I must say; however, that I am not involved with the site nor with the team. I like you am studying French to become more proficient and correct in the language. I attempt to answer questions from time to time that come up because 1) it appears to be an open forum for discussion and 2) in helping others understand the points that I have knowledge about also reinforces in me what I have learned.
Bonne chance,
Ron

Aurélie

Kwiziq language super star

23 August 2017

23/08/17

Bonjour Donald !

Merci beaucoup de vos compliments, nous les apprécions énormément !
As for adding new lessons on idiomatic expressions, please be aware that I'm adding lessons as I go along (and as you noticed), there's simply not enough hours in a day :)
We're also working on new features as well as improving the weekly writing challenges :)
Thanks for your support !
À bientôt !

Gerilyn

Kwiziq community member

1 February 2018

1/02/18

Yes, I agree with you Donald. I think an inordinate amount of time has been spent on the Passé Simple - and a lot of the sample sentence "sonnent faux" -- they just don't sound natural, because you hardly ever come across the Passé Simple in the "tu" form or the "vous" form.

I for one would feel it more useful if I were tested on the 3rd person forms but only had to show recognition knowledge of 1st and 2nd persons.

From what I've seen of the TCF (Test de connaissance du français) preparatory material and various sample questions for the B2/C1 level (as a sample of what the French/the Europeans think you need to know as an upper intermediate/advanced speaker of French), you need to have a lot of active control of your French - to be able to think on your feet in French, marshal your arguments, show a good understanding of idiomatic French and be able to use current idioms easily, etc. (Thus I think all the time QWIZIQ spends on the Passé Historique is not really time well spent.)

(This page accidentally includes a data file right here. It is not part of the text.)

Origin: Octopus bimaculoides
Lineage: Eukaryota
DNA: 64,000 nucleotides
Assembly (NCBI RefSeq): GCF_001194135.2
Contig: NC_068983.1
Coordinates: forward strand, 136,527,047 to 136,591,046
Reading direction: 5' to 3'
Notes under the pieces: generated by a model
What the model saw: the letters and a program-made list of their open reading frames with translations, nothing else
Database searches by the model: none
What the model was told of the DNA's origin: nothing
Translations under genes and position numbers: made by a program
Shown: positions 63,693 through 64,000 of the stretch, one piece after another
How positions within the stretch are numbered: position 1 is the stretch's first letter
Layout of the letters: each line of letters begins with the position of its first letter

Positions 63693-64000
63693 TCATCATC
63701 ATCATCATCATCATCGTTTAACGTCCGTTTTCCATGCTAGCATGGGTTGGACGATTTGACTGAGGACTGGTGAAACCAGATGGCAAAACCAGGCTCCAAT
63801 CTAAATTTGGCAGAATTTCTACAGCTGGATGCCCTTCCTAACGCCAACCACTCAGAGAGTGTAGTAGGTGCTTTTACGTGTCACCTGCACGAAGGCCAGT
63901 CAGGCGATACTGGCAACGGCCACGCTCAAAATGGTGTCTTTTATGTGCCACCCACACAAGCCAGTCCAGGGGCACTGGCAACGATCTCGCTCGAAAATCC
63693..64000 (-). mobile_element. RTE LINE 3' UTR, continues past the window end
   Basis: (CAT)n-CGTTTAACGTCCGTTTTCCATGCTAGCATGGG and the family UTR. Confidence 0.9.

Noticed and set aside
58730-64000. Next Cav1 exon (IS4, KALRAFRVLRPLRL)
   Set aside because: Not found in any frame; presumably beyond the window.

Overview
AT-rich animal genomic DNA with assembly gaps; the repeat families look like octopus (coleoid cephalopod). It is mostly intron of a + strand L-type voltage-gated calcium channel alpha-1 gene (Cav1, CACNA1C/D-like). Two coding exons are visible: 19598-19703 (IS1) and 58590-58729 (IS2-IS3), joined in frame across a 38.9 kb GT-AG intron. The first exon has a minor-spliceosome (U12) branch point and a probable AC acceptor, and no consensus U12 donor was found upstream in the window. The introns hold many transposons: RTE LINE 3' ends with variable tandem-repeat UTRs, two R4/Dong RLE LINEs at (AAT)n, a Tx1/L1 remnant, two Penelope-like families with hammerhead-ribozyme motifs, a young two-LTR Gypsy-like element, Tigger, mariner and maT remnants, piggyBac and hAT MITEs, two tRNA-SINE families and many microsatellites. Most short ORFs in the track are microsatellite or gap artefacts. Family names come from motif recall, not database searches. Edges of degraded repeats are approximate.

Actually, I'm sorry to criticize, (and really hesitated before posting this), because I appreciate this website and people's comments are, almost without fail, kind and helpful!

Aurélie

Kwiziq language super star

1 February 2018

1/02/18

Bonjour Gerilyn !

I'm really happy that you enjoyed our site, and please don't feel bad, we at Kwiziq welcome any constructive feedback, and we are definitely taking your remarks and Donald's into consideration :)

I agree with you that some persons are more used than others in Le Passé Simple, and I like your suggestion of focusing on the 3rd person plural and singular as they are indeed more common.
I do think the 1st person singular is also quite useful in 1st-person novels for example.
Though we should still test the other ones, I agree that the ratio should definitely be in favour of these three forms.
As for idiomatic expressions, they are definitely the way to go at C1 level, which is best practised through integrated exercises such as our Weekly Writing Challenges.

Merci beaucoup et bonne journée !